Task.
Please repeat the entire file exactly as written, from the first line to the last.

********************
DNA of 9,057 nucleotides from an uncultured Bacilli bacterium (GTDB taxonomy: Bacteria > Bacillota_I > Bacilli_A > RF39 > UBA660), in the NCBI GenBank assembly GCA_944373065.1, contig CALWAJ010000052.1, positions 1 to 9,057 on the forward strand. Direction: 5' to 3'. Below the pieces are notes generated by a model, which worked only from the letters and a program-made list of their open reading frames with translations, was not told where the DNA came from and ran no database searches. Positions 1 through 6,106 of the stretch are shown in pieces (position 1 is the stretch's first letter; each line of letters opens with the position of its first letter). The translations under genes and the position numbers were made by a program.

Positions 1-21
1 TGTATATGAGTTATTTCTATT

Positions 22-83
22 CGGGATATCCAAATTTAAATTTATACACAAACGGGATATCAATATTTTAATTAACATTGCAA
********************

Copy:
DNA of 9,057 nucleotides from an uncultured Bacilli bacterium (GTDB taxonomy: Bacteria > Bacillota_I > Bacilli_A > RF39 > UBA660), in the NCBI GenBank assembly GCA_944373065.1, contig CALWAJ010000052.1, positions 1 to 9,057 on the forward strand. Direction: 5' to 3'. Below the pieces are notes generated by a model, which worked only from the letters and a program-made list of their open reading frames with translations, was not told where the DNA came from and ran no database searches. Positions 1 through 6,106 of the stretch are shown in pieces (position 1 is the stretch's first letter; each line of letters opens with the position of its first letter). The translations under genes and the position numbers were made by a program.

Positions 1-21
1 TGTATATGAGTTATTTCTATT

Positions 22-83
22 CGGGATATCCAAATTTAAATTTATACACAAACGGGATATCAATATTTTAATTAACATTGCAA